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RC circuit - Capacitor discharge

  1. May 3, 2010 #1
    When a capacitor discharges, the potential difference between its plates and the resistor's terminals is the same. Hence,

    [tex] \frac{Q}{C}=R \frac{dq}{dt}[/tex]
    Solving this equation we get

    [tex] q(t)= Q_{0} exp \frac{t}{RC} [/tex]

    Obviously, this isn't the solution. It is actually [tex] q(t)= Q_0 exp \frac{-t}{RC} [/tex]. So, I'm missing a minus sign on the original equation.

    But why should it be there?
  2. jcsd
  3. May 3, 2010 #2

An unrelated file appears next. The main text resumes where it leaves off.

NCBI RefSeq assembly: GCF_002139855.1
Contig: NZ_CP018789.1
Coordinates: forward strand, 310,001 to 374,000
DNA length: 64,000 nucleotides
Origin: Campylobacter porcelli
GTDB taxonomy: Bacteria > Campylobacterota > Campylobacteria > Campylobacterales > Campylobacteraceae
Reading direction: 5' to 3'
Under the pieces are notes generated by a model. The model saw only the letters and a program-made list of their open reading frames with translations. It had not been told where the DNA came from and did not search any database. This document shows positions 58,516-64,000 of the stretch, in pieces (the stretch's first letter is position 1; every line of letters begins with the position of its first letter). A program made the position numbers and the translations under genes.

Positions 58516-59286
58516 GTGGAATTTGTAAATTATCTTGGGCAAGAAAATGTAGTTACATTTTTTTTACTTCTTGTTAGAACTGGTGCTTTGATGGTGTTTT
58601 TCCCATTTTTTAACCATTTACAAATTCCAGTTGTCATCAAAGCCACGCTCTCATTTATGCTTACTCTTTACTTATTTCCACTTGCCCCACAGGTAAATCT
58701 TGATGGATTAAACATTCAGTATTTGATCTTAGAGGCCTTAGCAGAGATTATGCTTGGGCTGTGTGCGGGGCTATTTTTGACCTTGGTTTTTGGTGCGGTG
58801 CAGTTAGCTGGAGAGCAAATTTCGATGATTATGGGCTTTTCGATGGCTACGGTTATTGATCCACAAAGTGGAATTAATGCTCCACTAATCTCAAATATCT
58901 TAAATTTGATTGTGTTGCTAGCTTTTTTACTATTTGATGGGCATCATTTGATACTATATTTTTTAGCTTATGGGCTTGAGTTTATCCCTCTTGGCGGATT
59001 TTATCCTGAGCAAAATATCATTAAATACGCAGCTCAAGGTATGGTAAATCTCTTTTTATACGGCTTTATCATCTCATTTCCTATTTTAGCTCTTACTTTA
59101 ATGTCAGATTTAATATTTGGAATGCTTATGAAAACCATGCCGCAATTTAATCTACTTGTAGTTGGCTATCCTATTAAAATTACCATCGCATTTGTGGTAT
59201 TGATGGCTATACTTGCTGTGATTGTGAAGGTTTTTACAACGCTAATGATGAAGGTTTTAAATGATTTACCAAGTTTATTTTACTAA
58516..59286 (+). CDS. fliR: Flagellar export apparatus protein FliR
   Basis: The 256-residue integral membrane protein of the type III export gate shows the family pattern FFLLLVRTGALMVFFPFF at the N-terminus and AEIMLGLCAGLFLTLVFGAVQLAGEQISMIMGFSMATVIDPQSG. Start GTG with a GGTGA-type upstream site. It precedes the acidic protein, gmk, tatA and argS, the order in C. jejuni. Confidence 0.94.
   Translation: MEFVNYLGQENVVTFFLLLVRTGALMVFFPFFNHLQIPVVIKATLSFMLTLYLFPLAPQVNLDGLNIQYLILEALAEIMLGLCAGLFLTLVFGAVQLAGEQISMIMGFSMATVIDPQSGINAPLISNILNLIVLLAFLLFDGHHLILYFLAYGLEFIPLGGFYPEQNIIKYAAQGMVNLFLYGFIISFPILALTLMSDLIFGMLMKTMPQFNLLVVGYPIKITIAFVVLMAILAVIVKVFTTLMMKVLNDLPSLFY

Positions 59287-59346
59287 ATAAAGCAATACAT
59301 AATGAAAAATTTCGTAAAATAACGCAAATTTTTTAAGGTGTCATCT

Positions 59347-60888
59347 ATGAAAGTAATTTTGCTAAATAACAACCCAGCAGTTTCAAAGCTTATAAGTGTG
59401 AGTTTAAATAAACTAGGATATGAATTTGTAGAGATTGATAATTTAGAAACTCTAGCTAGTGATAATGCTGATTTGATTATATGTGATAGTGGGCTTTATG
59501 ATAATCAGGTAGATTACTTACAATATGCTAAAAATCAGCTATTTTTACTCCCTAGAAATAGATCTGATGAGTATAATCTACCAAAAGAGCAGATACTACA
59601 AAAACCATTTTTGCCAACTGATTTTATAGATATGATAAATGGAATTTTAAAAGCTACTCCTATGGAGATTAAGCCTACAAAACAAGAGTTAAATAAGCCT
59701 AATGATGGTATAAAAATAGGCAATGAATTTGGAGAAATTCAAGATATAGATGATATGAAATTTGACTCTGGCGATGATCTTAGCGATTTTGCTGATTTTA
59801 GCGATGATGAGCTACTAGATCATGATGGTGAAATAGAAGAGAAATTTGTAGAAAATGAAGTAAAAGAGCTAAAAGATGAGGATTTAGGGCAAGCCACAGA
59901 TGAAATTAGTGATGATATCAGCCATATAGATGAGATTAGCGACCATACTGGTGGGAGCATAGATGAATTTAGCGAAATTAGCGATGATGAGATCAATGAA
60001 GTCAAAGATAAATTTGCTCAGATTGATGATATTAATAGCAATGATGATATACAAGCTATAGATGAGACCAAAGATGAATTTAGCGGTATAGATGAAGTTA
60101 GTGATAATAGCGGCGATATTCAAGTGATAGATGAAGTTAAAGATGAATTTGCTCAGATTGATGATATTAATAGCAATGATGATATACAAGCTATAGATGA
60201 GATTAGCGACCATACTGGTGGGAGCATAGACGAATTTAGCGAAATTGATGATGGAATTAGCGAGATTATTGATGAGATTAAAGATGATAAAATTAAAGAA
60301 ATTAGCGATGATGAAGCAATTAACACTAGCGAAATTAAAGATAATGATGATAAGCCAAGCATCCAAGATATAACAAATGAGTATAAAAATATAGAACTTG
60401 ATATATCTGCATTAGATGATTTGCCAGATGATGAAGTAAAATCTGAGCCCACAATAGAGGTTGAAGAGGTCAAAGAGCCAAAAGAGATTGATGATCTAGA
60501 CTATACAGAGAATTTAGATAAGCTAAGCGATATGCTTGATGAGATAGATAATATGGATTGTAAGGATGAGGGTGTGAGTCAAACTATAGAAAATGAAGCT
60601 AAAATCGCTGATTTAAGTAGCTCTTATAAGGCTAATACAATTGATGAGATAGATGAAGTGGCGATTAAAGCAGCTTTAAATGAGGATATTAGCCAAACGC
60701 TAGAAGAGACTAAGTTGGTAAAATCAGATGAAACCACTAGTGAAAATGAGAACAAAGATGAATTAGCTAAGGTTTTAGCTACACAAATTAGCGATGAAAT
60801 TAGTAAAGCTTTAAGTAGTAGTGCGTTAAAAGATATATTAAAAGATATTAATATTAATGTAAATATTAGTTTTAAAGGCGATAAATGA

According to Kirchoff's Second Law, the sum of the voltages is equal to zero. R(dQ/dt) + (Q/C) = 0, therefore you need -R(dQ/dt) = (Q/C). I apologize for the lack of proper script.
  4. May 4, 2010 #3
    Thank you.
    Didn't know such laws.
  5. May 5, 2010 #4
    If the capacitor discharges, then dq/dt is negative, so according toyour originial equation, Q/C wich is positive equals something negative
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